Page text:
Fair warning: This post contains plot spoilers from all three books in the Divergent series by Veronica Roth, but especially from the third book. While I don’t personally think the information given here will ruin the stories if you haven’t read them, you might disagree, so consider this your opportunity to stop reading.
I read all three Divergent books in about a two week span- and that’s only because I waited about two weeks before giving in and buying the third one. They were fast, exciting, YA reads, but there was something more that kept me reading. These books are a commentary on humanity and culture and progress and there are probably hundreds of different cultural and spiritual lessons we could tease out from the stories, but one of these themes is different perspectives on how to fix the brokenness in the world (for the record, I don’t like the solution that the main characters ultimately implement, but that is a thought for another day).
I was first introduced to the Enneagram a few months ago while visiting some friends and staying up too late taking online personality quizzes (we’re pretty cool). We all remarked about how strangely specific it was and how it was so accurate that it seemed like it could have been written about us. It gives you a number from 1-9 with each number representing a specific personality subset. It came up again in a book I was reading just after finishing the Divergent series and I spent some time researching the history and purpose of the test (which you can read more about here).
Divergent and the Fallen World
As I researched the Enneagram, I was struck with the resemblance to the world that had been formed in Divergent. In the books, there had been a great war and as a response and a preventative measure against a similar future war, the government isolated personality traits that people lacked that seemed to stir up strife: traits such as dishonesty, cowardice, ignorance, selfishness, and anger. They injected people who seemed to have one specific lack with some kind of science-fiction substance that was meant to make them a well-rounded person (think literally injecting bravery into the most cowardly citizens). The injection actually changed their genetic make-up, so the characteristics were passed down for generations.
Unfortunately, their injected substance was too powerful and made the one problem gene now the person’s defining characteristic- or, at least, the defining characteristic of their children. They had overcompensated for the brokenness in the world and instead were left with a world that had been turned inside out. It created new problems with people who were now brave at the expense of intelligence or honest at the expense of kindness.
The Enneagram and the Fallen World
The Enneagram has a somewhat contested history and purpose, and as time goes on it seems to evolve into whatever anyone wants it to be (an interesting trait in a personality test). However, in the fabric of the Enneagram is the idea that each type has a core spiritual problem that it sees in the world. For example, an Enneagram type 6 is known as “The Loyalist” because of their loyalty and steadfastness. They recognize that this world could do with a little more faith and a little less fear and anxiety. Often, however, a 6 may overcompensate for the lack of faith and honesty they see in the world and become competitive and arrogant.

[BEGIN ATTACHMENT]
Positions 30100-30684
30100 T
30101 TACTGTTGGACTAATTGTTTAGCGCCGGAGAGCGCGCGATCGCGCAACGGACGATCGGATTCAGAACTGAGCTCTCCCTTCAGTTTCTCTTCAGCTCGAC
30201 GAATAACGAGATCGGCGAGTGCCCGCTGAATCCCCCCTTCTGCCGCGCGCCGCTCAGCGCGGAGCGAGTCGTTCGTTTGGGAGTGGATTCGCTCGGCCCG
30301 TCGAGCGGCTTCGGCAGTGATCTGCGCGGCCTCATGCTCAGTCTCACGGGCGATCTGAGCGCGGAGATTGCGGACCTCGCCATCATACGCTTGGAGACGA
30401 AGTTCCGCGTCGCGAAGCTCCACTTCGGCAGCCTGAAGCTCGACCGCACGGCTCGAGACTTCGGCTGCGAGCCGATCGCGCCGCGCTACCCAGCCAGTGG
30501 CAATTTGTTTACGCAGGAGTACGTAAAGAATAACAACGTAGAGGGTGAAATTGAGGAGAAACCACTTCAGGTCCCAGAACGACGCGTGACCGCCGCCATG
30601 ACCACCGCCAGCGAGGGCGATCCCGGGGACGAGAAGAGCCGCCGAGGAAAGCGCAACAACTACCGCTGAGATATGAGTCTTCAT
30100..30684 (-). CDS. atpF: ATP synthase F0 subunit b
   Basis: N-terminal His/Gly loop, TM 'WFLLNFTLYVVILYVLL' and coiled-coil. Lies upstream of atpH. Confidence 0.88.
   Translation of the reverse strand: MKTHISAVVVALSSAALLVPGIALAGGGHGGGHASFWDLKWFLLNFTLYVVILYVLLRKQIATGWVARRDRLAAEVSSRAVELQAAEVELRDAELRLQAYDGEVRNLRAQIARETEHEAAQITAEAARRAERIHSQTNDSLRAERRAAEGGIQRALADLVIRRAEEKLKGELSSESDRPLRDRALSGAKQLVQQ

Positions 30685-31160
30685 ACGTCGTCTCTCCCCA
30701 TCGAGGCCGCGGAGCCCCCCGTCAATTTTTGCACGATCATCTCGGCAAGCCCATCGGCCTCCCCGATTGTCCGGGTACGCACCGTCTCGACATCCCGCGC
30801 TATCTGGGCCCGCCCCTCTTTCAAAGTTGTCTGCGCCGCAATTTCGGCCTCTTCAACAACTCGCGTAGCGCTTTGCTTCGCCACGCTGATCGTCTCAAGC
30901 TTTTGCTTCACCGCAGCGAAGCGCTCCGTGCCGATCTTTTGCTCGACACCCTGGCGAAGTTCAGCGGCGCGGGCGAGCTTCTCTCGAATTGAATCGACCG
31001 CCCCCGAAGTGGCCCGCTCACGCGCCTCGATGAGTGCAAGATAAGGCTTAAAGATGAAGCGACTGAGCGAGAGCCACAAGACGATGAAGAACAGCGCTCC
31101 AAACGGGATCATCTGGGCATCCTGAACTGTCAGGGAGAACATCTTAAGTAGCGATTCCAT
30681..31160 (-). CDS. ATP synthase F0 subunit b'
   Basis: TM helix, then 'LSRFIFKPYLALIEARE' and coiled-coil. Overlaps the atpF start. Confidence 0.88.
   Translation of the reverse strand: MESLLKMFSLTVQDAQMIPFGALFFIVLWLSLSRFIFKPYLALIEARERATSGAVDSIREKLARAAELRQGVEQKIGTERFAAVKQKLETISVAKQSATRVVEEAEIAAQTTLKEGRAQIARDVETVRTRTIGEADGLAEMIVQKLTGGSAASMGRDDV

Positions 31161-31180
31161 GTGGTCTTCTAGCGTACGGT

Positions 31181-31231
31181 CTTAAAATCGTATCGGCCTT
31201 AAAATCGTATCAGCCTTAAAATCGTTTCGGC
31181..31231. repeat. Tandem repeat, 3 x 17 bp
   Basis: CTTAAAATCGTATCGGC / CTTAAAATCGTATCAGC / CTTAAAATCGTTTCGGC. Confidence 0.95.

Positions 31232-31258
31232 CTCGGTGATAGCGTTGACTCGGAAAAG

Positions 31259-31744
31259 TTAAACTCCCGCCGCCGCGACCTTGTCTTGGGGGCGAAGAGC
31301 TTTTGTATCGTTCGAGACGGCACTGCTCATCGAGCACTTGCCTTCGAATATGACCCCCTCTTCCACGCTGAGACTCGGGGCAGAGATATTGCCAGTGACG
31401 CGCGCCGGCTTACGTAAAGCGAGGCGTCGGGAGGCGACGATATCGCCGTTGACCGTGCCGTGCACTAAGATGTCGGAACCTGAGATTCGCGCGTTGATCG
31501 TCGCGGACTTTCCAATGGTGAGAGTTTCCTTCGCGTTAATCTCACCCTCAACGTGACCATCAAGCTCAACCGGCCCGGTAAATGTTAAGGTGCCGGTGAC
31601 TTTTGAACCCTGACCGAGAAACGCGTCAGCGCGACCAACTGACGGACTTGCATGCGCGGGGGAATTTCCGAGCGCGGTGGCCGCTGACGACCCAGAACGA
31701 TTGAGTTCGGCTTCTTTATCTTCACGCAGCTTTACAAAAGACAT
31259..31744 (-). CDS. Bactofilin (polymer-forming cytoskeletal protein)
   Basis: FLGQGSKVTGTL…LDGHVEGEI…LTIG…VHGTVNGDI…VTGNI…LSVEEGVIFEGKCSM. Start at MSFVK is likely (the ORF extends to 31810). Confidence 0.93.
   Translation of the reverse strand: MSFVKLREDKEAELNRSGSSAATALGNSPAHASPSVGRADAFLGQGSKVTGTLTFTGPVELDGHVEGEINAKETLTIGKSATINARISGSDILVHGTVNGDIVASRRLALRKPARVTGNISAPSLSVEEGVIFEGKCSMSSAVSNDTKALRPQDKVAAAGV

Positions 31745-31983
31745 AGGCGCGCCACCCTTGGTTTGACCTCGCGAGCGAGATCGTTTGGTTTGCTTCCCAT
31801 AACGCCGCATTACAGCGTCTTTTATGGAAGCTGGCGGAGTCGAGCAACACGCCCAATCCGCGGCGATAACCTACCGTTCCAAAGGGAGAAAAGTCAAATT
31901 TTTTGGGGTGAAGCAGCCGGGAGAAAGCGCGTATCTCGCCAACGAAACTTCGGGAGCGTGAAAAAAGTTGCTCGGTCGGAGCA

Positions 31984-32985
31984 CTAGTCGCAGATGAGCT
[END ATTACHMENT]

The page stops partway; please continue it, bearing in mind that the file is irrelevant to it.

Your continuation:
This isn’t a made up fantasy story and it is an interesting personality test about real people in this real world (even you). We all see the brokenness in the world on some level and we try to make up for it, either at our best or at our worst. I’m a 3 with a strong 2 wing (clearly I’m divergent, ya’ll) and that means that I see laziness and selfishness in the world and I want to change it. At my best, I’m helpful and efficient and consistent, but at my worst I’m critical and dishonest and proud.
The Missing Pieces
The people in the Divergent stories who first chose to participate in the injections actually volunteered to do so, in hopes that their future children would be well-rounded and less prone to violence or strife. They must have recognized their own personality tendencies and been able to imagine, as we can, a world where we don’t have days of being our worst selves.
I’ve tried to imagine what I would do if someone presented me with the option those people were given: to pass on to my children and their children and their children not my criticism and pride but instead a personality that keeps my good qualities and adds in others. Of course, such an injection doesn’t exist (and if it did, rest assured that we would end up much like they did in Allegiant).
In reality, this world is broken, and all of the knowledge of our personality tendencies and shortcomings is not going to change that. So what do we do with the missing pieces?
In The Last Battle, after the old Narnia has passed away and they are first experiencing the new one, the unicorn says:
I have come home at last! This is my real country! I belong here. This is the land I have been looking for all my life, though I never knew it till now. The reason why we loved the old Narnia is that it sometimes looked a little like this. Bree-hee-hee! Come further up, come further in!
The missing pieces show us that there is something more, something missing in this world… But the whole pieces show us that there are beautiful things here too. The new Narnia resembled the old one because there was beauty and magic in the old Narnia. It had once been created and it was good.
May you seek the new world and its wholeness even as you revel in the beautiful broken here. After all, this Earth was once created Good. And may you see the Good Creator in yourself today; I think you look like Him.
I’m linking up with Chantel over at Jack of All Trades today. Check out some of the other brilliant posts featured as well!